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MS Program Nursing, Bilingual FNP, Latinx Community, Mexico, Translator for Doctors

Updated: Jun 18

The greatest strength of my application to your mainly distinguished Master's Program in Nursing at the University of XXXX is that I am not only a nurse but also fully bilingual and bicultural. I am a Mexican woman who is most fully dedicated to addressing the nursing needs of the underserved. I have deep roots and broad connections in my local, mostly Latino, community here in Michigan, and I have served as a translator for doctors' visits and hospital stays for people in my neighborhood.


I am happily married to a 12-year-old boy who is increasingly becoming an independent adolescent, needing his mother less and less. Thus, I feel strongly that I am at the optimal point in my life to give my all to nursing school and excel. I have worked hard to get where I am, balancing family and professional responsibilities. In 2002 I became a Medical Assistant and continued to study nursing part-time, earning my Associates's in 2009. My first position as a nurse was in a Medical ICU; then, I transferred to another hospital, where I worked in a general telemetry unit for the last 2.5 years. I just recently finished my BSN in May of 2014.


I was born in Monterrey, Mexico, and moved to Southern California when I was 18. I have been going to school my entire life. After getting married, we lived in three states, California, then Arizona, and now we have made our home in Michigan. I am pleased that I earned a degree in these three states, and I am confident that everything I have learned so far will help empower me to excel in nursing at the University of Michigan. Now 36, I have had a lot of practice in English, and I now speak English well, often even dreaming in English.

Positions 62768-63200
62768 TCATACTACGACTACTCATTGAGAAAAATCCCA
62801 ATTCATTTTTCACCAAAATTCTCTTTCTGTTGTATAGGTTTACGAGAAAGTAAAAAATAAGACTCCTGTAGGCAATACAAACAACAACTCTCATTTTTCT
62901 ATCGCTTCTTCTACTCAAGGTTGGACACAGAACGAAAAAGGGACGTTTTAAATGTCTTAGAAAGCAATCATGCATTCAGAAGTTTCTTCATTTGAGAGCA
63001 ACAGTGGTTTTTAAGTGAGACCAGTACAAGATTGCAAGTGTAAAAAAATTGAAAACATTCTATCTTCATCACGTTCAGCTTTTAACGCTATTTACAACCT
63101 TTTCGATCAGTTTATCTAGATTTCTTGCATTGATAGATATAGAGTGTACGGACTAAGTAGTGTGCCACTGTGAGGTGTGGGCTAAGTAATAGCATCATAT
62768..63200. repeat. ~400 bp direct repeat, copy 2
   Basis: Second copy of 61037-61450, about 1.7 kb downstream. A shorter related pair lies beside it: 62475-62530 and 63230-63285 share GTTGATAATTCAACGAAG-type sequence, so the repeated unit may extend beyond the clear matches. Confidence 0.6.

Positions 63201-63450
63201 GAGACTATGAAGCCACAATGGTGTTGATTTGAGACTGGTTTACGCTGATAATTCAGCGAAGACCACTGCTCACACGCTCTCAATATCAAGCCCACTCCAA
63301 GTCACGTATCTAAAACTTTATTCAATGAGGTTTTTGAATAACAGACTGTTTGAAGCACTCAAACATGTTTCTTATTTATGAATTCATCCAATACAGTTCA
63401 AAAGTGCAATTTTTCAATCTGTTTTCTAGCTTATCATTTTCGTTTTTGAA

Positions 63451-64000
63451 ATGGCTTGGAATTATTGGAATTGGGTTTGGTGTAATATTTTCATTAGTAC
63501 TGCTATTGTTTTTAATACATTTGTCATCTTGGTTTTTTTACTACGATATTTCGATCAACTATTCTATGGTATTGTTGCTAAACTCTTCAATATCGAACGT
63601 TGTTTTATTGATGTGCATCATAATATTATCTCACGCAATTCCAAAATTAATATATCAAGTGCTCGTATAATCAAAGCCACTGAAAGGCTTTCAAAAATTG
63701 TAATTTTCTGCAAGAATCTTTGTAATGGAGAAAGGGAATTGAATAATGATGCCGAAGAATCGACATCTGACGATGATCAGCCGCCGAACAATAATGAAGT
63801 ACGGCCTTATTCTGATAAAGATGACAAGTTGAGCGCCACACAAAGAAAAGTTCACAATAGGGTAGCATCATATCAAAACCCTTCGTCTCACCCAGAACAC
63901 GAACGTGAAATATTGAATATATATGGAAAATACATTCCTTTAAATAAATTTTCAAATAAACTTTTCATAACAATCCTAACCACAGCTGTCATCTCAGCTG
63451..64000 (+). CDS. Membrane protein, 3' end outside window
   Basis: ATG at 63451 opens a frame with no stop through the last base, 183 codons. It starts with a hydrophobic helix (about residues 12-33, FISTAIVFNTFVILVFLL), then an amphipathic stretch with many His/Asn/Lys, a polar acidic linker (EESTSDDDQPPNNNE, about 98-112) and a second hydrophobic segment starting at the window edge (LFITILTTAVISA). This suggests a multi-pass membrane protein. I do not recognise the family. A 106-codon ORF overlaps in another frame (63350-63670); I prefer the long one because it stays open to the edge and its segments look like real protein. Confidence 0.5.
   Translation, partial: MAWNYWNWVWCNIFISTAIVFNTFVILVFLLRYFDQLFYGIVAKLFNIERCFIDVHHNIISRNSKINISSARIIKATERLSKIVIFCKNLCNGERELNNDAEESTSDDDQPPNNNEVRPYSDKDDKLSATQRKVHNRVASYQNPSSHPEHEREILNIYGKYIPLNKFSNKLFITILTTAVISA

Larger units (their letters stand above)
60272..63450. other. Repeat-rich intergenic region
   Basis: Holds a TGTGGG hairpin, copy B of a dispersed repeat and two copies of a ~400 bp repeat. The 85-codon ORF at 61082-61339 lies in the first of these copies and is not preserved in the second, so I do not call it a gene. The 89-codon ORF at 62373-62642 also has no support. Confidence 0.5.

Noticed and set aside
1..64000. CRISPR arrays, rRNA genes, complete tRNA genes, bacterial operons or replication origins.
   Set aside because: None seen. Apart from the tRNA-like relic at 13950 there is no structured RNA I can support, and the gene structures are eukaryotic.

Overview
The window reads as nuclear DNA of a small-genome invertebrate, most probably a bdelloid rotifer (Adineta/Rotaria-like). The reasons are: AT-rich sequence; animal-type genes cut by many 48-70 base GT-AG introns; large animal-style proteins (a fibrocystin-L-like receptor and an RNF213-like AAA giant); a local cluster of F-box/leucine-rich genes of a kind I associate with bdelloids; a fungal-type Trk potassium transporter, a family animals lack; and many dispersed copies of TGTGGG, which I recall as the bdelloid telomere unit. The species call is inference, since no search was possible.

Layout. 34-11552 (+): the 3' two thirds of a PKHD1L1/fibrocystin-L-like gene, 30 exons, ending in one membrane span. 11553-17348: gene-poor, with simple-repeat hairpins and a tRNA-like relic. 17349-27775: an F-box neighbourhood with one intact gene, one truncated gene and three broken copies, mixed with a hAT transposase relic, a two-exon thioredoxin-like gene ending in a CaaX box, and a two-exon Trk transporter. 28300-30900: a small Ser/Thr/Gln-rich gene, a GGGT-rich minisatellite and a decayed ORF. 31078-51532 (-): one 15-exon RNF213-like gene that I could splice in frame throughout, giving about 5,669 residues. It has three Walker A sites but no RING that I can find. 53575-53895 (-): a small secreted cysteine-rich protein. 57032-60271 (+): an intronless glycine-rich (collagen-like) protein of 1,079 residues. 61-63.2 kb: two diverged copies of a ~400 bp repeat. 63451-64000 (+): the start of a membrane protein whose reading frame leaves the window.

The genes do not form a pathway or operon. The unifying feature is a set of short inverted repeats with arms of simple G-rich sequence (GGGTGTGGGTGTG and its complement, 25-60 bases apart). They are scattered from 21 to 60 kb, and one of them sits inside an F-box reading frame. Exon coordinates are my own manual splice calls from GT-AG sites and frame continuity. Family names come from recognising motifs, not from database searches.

I look forward to becoming increasingly engaged with my Spanish-speaking community, helping to better educate our members about the unique challenges of Latinos fighting diabetes and other chronic diseases. I seek to address how Latino cultures often perpetuate poor lifestyle choices, particularly in our diets, especially regarding childhood obesity. I feel strongly that I have the passion, commitment, and perseverance to excel as a Family Nurse Practitioner and be of service to my community, mainly because I am very passionate about helping people in need. I hope to learn a great deal in your program at the U of X. I look forward to studying the intersections between nursing and chronic diseases such as diabetes, HIV, and cancer, especially in communities of low socioeconomic status.


As a health care professional, I seek to be a good role model for the Latino community. Many of the factors against Latinos concerning health education have to do with the fact that a large proportion, especially among more recent arrivals, tend to work in fast food and other minimum wage jobs. Furthermore, Latinos tend to have large families, often resulting in economic strain. Parents sometimes work up to three jobs to make ends meet, and their children suffer. These children end up at home, eating the most unhealthy fast food watching TV, or playing video games.


As an FNP, I will focus on the children for various reasons, mainly because recent Latino immigrants do not speak English and rely on their children as translators. Here in Michigan, the Latino community is concentrated in small pockets such as Washtenaw County where I reside. Many, if not most, are undocumented, which correlates very heavily with the underuse of health care services. Many of the children lack Medicaid or other State-funded healthcare services. Often, prenatal care is absent because these people do not understand the healthcare system.


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